Why Is My Cat Not Eating?

Something off with your cat's appetite? Here are some reasons for a cat not eating—and what you should do to get your kitty happily chowing down again.

We generally think of dogs as much more voracious pets than their feline counterparts. In fact, in pop culture, you’re probably more likely to see a fictional cat lapping up a bowl of milk than eating from a food bowl. (And that’s a problem for a whole separate reason!) But make no mistake—your kitty should be eating her food, and if you suddenly notice your cat not eating, you should pay attention and try to figure out why.

Why is my cat not eating?

If you notice your cat not eating, the first thing to do is ask “Why is my cat not eating?” Though it certainly could be a serious issue, your cat not eating could have a much more simpler reason, too, so there’s no need to immediately rush out to the vet before you’ve at least tried to identify an underlying reason. On the other hand, though, don’t ignore the issue altogether. “Despite their air of indifference, cats are sensitive creatures,” explains Daniel Rotman, Founder of PrettyLitter. “If your cat stops eating, you know that something is up.” And if you’ve got a pup, here are some reasons your dog isn’t eating, too.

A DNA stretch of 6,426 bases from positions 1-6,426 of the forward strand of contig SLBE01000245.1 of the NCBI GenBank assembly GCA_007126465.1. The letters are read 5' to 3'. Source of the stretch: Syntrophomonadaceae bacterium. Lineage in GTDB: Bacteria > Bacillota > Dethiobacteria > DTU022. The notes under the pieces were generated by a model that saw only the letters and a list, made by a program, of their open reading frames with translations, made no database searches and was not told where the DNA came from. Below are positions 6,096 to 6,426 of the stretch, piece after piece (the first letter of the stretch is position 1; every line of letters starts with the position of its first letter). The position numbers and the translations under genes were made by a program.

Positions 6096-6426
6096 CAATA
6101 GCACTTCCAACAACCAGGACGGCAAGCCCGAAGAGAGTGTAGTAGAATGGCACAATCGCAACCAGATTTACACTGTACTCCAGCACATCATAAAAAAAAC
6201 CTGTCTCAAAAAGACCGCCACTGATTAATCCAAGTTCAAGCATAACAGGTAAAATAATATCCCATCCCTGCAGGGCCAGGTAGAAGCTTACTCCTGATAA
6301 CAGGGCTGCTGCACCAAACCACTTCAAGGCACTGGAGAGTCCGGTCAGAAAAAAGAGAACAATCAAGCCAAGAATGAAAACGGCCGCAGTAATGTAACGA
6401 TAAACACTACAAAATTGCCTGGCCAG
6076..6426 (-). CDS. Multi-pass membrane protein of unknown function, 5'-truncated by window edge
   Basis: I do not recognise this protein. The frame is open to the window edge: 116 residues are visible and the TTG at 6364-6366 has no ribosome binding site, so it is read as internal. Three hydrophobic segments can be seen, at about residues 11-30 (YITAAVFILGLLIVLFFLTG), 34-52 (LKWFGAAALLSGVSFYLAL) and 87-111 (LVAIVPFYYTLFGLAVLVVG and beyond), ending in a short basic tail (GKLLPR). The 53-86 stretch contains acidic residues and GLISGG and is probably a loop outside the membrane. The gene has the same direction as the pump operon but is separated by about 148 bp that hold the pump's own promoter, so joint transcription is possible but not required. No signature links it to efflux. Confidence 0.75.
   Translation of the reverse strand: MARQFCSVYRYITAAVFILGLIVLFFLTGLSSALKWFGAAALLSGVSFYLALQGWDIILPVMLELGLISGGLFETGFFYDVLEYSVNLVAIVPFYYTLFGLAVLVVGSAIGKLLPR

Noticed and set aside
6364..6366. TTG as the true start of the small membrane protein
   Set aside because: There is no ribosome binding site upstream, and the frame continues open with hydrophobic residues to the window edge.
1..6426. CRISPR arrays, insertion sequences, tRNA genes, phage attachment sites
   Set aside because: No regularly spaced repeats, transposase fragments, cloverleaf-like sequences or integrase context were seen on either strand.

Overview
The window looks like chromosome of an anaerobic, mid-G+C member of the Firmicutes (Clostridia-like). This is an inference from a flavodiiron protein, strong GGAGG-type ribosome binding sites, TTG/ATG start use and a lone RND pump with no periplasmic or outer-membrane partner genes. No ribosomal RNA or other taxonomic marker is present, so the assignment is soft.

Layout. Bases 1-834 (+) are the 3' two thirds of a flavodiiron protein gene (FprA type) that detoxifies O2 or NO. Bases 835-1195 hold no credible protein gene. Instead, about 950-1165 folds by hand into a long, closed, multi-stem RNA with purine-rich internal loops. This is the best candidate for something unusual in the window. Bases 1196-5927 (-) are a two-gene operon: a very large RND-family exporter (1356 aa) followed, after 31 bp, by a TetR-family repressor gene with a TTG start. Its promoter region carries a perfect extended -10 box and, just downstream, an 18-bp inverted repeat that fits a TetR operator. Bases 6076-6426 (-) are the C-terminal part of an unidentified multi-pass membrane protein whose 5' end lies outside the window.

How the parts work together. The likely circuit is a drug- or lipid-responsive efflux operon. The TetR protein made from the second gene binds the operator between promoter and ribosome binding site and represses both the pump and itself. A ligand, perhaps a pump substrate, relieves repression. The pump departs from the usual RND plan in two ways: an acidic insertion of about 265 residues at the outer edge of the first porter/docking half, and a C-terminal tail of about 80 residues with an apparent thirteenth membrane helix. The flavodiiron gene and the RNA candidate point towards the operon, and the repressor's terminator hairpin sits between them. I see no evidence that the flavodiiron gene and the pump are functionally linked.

Cat not eating: Stress or environment change

Your cat may not be sick, but if he’s been impacted by some significant change, his response might manifest in a decreased appetite. Have you moved into a new home? Gotten a new pet? Suddenly started staying home a lot more—or started going out again after months of being home all the time? These external factors can contribute to your cat’s appetite suddenly being a little wonky. Here are some things that could be making your cat anxious.

“If there has been a recent change in your household that could alter your cat’s daily life, and there are no other concerning behaviors or symptoms, some time to adjust may be all they need,” Rotman says. “If this is the case, your cat might start eating again once he gets used to the change.” To help Kitty better adjust to the changes, “you can try providing comfort and patience, like making sure they have access to familiar objects or giving them positive attention near their food bowl,” Rotman suggests.

But if the stress is more serious, it might not work itself out like this, and a vet visit might be in order to get your cat eating a healthy amount again. Rotman says to “keep a close eye on your cat’s behavior and eating habits.” If he’s very stressed, it’ll manifest in other ways besides just his eating habits. “It’s important to observe their behavior and environment in conjunction with their mealtime behavior,” he says. You know your cat best, so see if you spot any other behavioral changes that could signal that all is not well with your kitty. Behavioral changes big and small can also be signs it’s time to take your cat to the vet.

Cat not eating: Problems with food